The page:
Plastic Film - an overview

23 Jul.,2022

1.3.1 Films Films are materials with a nominal thickness not exceeding 250 μm. They are the largest


pvc protective film

automotive masking film

1.3.1 Films

Films are materials with a nominal thickness not exceeding 250   μm. They are the largest group of products made of plastic and are mainly used in the packaging market (Rosato, 2000). Monofilms are homogeneous films made of one material. Beyond these, multilayer films, described in Section 1.3.2, are commonly applied in the market.

Plastic film is most often manufactured as follows:

blow molding of a sleeve: the molten material is extruded through a circular aperture, and air pressure gives it the form of a sleeve;

casting, or flat slotted extrusion: molten material is extruded through a flat die and cast on a cooled cylinder.

To manufacture a film for printing purposes, the following are primarily used:

plastics such as

polyethylene (PE),

polypropylene (PP),

polyethylene terephthalate (PET),

polyvinyl chloride (PVC),

polyamide (PA),

polystyrene (PS),


biodegradable plastics such as

polylactide (PLA),


products based on starch.

To improve the properties of films, they are often subjected to monoaxial or biaxial orientation. Orientation of a film is its stretching in a certain way, which depends on the manufacturing process and the type of polymer. Biaxially oriented PP films are most commonly used as substrates and packaging materials. Also, polyester films are often subjected to orientation. This method improves their barrier properties to water vapor and gases and strength—tear resistance and tensile strength (Emblem & Emblem, 2012).

Films, if they are not dyed in mass, are originally transparent substrates. Often onto transparency film addition to multicolored printing also underprint is performed. If the entire surface of the film is to be printed in color and is intended to be a nontransparent material, films are originally dyed in mass with white color.

A special version of films are metalized films. They are applied in laminate manufacture, improving the barrier properties of films to gas and water vapor, and in providing a barrier to UV radiation. Most commonly, metallization involves the application of a thin layer of aluminum on the material. It is made primarily for PET and PP films and biodegradable PLA. Metalized films are a special group of substrates, which requires the use of different control devices for checking the quality of the print. This is due to silver, high-gloss film, which requires a spherical geometry for measuring color.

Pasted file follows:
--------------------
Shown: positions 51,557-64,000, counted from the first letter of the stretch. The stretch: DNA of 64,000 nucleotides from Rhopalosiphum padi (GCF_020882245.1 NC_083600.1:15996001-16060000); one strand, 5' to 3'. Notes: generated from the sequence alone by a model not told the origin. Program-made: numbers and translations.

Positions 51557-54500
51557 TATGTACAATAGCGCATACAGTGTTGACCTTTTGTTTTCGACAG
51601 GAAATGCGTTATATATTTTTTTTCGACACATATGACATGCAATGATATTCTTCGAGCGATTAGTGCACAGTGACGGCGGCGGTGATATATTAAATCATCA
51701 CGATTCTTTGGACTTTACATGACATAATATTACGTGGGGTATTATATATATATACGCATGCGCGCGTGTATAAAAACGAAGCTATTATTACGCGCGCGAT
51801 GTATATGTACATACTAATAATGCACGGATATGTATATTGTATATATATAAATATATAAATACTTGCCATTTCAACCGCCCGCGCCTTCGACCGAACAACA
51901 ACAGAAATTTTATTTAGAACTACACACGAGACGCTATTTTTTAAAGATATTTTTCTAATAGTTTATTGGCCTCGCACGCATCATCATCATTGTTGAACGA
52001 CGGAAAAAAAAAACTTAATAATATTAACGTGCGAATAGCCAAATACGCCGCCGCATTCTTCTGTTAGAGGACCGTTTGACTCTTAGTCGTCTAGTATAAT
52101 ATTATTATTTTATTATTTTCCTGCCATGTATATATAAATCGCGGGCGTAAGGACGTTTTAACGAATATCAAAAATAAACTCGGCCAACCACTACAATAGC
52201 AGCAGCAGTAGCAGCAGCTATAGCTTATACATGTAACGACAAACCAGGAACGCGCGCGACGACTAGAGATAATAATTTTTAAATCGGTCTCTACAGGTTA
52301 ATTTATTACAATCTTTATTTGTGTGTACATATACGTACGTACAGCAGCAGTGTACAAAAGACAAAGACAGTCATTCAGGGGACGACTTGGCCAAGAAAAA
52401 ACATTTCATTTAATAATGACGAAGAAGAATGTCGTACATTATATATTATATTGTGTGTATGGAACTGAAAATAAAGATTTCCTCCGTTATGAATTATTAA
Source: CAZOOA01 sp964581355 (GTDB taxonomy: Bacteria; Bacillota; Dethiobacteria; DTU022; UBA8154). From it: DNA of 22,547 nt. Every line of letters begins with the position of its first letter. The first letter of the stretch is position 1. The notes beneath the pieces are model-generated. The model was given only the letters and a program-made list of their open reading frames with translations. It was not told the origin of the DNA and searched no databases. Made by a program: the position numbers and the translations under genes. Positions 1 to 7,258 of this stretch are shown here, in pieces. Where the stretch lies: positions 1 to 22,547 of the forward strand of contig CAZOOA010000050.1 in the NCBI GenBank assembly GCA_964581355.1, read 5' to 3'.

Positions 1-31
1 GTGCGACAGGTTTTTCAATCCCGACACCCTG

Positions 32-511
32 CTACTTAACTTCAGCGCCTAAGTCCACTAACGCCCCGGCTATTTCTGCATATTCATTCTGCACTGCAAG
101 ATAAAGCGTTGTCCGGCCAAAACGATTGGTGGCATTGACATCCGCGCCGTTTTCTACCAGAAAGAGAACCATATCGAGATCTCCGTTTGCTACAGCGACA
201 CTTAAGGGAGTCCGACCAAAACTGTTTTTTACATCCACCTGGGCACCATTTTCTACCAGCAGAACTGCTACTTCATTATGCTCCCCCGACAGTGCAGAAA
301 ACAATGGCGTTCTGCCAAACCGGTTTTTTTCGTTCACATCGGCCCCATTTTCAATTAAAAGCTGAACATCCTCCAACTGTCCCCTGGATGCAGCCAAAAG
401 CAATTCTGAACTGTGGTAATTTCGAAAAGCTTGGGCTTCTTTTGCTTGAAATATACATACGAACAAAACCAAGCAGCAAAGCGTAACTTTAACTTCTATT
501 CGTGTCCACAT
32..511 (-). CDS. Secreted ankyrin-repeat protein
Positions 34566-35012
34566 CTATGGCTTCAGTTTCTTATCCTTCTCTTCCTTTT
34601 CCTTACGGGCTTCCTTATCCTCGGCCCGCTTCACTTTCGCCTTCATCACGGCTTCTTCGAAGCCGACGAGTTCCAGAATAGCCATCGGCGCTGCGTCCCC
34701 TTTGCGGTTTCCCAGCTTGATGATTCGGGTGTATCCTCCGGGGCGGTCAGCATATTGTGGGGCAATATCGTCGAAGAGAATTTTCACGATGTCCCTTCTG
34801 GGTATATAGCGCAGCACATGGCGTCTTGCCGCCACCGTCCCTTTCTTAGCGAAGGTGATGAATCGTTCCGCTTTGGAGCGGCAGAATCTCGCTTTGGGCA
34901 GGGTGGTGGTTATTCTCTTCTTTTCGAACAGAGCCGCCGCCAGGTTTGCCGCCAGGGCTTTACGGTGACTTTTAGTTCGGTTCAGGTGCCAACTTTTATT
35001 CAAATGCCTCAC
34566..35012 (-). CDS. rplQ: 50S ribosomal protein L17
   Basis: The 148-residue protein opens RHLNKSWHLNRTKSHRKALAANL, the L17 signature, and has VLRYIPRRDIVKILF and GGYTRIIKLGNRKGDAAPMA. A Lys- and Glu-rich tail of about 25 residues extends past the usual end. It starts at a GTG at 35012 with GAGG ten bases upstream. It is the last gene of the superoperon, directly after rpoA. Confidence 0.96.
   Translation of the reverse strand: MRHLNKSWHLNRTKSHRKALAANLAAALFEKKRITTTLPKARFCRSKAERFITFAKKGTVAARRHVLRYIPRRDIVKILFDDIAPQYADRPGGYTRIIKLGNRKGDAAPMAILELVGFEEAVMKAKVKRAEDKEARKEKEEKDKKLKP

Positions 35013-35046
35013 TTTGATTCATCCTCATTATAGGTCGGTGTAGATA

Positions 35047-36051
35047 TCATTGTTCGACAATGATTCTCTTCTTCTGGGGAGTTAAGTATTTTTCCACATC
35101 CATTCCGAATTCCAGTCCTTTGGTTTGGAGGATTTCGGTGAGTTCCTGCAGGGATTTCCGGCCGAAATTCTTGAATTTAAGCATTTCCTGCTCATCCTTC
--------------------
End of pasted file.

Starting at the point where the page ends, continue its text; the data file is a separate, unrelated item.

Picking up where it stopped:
Thermoshrink films are also worth mentioning. They are produced from monoaxially oriented films of polyvinyl chloride (PVC), polyethylene terephthalate (PET), polyethylene terephthalate glycol-modified (PETG), and oriented polystyrene (OPS). They are used for packaging of individual products (e.g., laminating books) or bulk packaging (e.g., six bottles of water wrapped in film), and for labeling the so-called shrink sleeve labels, for instance, labeling of plastic bottles and cups for dairy products. Heat-shrinkable films are printed with flexography; then a heat shrink sleeve is prepared, which is cut into individual labels. In the next stage, labels are placed on the product, on which they are to be shrunk. High-temperature leads to adoption of the shape of the packaging on which the labels are placed (Abdel-Bary, 2003; Elsayed, 2003; Emblem & Emblem, 2012).

Most films before the printing process require the preparation of their surface. Especially films having the widest application in the packaging industry—PP, PE films before printing must undergo activation in order to raise their very low surface free energy values. The most extensive industrial use is corona activation, often performed immediately before printing with a printing press. The film can also be activated by the manufacturer and delivered as already prepared for printing, but it should be remembered that the stability of the activation is limited. After some time, the energy raised in this way will decrease—initially, rapidly and then more slowly. Printing on films is performed by flexography or gravure.